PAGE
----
One of the styles of dance that I had to become proficient in when I started dancing on the Arabic Gulf and North African circuit is Debke. Now it's become one of my favorite topics to teach in workshops partly because I'm a sucker for the music but also because it's fun to share with others what I've learned in the Middle East.
Debke songs are so great to me because they manage to be totally earthy and soulful and at the same time totally upbeat and fun. One of the reasons I like teaching this style so much is that it's often a new style for the students. Many are familiar with Saidi and/or cane dances, but Debke style cane dances are usually new to them.
So what exactly is Debke style dance? Debke is a folk dance from the areas of Syria, Lebanon and Palestine. It is typically a line dance and traditionally to a 6 count meter. Both men and women do Debke, and the men's style can get get quite athletic with jumps, squats and I've even seen summersaults thrown in!.
Now there is a discrepancy between traditional Debke dance/music to what we dance and dance to in a Debke inspired number at a night club. First off, the music for a Debke inspired piece is rarely a 6. Most of the songs are Lebanese pop songs by artists like Fares Karam, Nagwa Karam and Melhem Zein (to name just a few) and they are usually in a 4/4 meter, but have a folkloric sound (what I call 'mountainy' or 'jebali') which is reminiscent of a traditional Debke.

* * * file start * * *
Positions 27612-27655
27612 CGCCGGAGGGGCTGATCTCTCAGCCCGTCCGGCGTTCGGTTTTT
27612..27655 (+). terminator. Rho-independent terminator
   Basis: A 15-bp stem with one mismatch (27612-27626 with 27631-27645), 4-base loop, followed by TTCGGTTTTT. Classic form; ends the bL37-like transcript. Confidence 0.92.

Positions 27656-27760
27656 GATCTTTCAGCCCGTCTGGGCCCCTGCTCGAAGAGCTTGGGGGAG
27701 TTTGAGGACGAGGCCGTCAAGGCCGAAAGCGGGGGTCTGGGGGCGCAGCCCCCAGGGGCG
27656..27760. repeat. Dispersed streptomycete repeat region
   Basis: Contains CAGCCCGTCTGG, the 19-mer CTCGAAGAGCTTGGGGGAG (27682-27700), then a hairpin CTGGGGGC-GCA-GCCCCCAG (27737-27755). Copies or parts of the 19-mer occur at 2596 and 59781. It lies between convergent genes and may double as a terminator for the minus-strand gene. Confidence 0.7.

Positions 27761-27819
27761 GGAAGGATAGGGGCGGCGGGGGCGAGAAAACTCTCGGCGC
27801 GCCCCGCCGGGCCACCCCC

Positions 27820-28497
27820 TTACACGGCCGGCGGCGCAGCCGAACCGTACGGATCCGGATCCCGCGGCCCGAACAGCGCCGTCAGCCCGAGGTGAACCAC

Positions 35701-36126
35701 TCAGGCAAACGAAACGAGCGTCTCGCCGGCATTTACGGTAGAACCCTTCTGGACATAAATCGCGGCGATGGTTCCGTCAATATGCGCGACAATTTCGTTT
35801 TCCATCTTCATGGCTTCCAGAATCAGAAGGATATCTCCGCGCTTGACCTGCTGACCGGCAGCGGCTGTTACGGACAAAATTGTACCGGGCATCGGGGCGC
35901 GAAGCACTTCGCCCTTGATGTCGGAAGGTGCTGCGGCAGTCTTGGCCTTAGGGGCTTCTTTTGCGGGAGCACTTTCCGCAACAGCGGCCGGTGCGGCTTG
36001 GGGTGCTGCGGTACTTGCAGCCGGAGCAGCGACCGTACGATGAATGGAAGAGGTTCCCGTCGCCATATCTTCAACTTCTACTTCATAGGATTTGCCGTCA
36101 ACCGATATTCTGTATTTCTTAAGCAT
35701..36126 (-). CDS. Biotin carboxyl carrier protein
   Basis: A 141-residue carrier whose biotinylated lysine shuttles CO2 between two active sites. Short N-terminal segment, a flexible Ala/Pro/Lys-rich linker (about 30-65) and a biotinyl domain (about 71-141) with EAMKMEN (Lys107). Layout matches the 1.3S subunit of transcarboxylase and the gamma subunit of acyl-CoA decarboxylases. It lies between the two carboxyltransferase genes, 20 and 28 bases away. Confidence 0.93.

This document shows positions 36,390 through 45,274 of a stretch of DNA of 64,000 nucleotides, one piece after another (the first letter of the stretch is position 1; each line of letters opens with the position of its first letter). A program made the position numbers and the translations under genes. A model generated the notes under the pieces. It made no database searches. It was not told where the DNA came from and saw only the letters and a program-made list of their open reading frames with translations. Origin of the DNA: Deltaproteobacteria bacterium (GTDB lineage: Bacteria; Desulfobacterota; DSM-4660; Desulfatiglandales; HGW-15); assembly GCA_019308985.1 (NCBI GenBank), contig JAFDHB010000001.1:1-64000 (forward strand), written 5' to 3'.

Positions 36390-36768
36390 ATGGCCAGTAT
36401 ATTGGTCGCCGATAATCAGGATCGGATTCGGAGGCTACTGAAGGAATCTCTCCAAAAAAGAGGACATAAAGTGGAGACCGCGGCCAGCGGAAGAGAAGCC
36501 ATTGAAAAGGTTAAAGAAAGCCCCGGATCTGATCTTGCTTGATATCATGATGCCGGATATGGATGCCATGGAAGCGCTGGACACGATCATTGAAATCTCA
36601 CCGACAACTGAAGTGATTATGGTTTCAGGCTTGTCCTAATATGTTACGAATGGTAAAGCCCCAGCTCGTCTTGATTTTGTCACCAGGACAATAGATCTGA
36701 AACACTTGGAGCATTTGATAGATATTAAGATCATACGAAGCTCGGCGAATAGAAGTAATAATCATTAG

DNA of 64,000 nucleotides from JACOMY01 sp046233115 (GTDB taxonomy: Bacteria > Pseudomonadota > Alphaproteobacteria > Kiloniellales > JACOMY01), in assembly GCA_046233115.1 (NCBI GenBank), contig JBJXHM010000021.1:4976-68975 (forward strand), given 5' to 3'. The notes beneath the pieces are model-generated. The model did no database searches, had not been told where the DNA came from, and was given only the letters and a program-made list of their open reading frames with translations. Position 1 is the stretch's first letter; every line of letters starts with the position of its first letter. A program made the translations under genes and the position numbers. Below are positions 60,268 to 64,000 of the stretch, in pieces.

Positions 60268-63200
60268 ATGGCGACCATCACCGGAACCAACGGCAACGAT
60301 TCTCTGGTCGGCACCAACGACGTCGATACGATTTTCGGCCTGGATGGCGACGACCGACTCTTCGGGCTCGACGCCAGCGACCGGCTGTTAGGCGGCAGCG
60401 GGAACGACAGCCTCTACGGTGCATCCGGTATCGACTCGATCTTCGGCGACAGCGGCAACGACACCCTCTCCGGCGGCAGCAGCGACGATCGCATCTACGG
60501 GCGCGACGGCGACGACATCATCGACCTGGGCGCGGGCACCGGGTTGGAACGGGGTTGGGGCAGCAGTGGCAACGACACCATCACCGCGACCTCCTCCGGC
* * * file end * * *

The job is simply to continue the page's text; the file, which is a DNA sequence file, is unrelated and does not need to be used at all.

It's probably this folkloric sound which has created the parallel between Saidi and Debke in the night club setting. Apart from the heavy 4/4 rhythms (Saidi, Beledy, Nawari amongst other rhythms) Debke like Saidi can also feature double reeds like Mizmars. Rhythmically and instrumentally they are close enough to be interchangeable in a medley for example. I have danced to Saidi and Lebanese 'Debke Pop' across the Middle East, including in Egypt.
So what are the differences and similarities between Debke and Saidi dance wise? Traditionally the differences are pretty big. Debke is primarily a line dance and Saidi is not. Both are very earthy and heavy, but my opinion Saidi is more so. Jumping can be seen in both but Debke style jumping is higher energy, faster, often lighter in the feet where as Saidi jumps are once again heavier and perhaps more spars. In a night club setting you can use canes as prop for both Debke and Saidi but the Lebanese style is much faster and therefore the cane is much slimmer. I joke that sometimes you can't even see the cane because it's just a blur, but you might hear the whoosh of it!
Here is a clip of a Debke combo (to a 4/4 meter) from one of my classes
If you want to see some more videos I've compiled a playlist of Debke videos that you can find on my youtube channel. Apart from this playlist I have some others and I often add videos.
For more info on the Debke workshops I teach click here.
Lastly if you want to see Debke live sign up for one of my Dubai dance trips here ;)